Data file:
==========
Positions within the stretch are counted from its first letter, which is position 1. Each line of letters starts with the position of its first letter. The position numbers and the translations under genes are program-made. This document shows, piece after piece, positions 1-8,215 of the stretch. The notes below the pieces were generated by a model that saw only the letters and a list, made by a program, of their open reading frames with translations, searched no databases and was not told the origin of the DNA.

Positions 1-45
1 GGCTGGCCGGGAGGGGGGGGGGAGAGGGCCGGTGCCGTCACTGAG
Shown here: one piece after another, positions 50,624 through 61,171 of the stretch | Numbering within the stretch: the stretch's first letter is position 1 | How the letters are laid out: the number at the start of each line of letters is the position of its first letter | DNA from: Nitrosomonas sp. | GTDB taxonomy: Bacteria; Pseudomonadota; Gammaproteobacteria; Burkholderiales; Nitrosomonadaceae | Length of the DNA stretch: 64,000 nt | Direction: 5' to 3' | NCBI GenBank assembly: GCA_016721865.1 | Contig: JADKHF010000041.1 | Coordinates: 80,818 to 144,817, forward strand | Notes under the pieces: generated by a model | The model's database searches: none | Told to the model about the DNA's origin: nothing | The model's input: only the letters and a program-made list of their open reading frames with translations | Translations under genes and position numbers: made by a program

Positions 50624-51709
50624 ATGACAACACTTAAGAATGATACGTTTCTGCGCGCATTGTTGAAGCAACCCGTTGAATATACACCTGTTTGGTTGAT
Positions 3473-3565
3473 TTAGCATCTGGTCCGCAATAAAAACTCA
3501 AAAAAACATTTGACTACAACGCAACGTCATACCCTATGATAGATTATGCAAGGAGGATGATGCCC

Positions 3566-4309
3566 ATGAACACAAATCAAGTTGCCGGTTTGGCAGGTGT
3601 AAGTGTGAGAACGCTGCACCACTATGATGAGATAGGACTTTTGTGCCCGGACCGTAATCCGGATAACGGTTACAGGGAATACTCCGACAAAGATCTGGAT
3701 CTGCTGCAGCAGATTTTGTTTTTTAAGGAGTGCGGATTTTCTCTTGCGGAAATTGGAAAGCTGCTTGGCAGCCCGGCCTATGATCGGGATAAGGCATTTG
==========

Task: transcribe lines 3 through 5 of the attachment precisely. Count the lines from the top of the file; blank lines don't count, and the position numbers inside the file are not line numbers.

1 GGCTGGCCGGGAGGGGGGGGGGAGAGGGCCGGTGCCGTCACTGAG
Shown here: one piece after another, positions 50,624 through 61,171 of the stretch | Numbering within the stretch: the stretch's first letter is position 1 | How the letters are laid out: the number at the start of each line of letters is the position of its first letter | DNA from: Nitrosomonas sp. | GTDB taxonomy: Bacteria; Pseudomonadota; Gammaproteobacteria; Burkholderiales; Nitrosomonadaceae | Length of the DNA stretch: 64,000 nt | Direction: 5' to 3' | NCBI GenBank assembly: GCA_016721865.1 | Contig: JADKHF010000041.1 | Coordinates: 80,818 to 144,817, forward strand | Notes under the pieces: generated by a model | The model's database searches: none | Told to the model about the DNA's origin: nothing | The model's input: only the letters and a program-made list of their open reading frames with translations | Translations under genes and position numbers: made by a program

Positions 50624-51709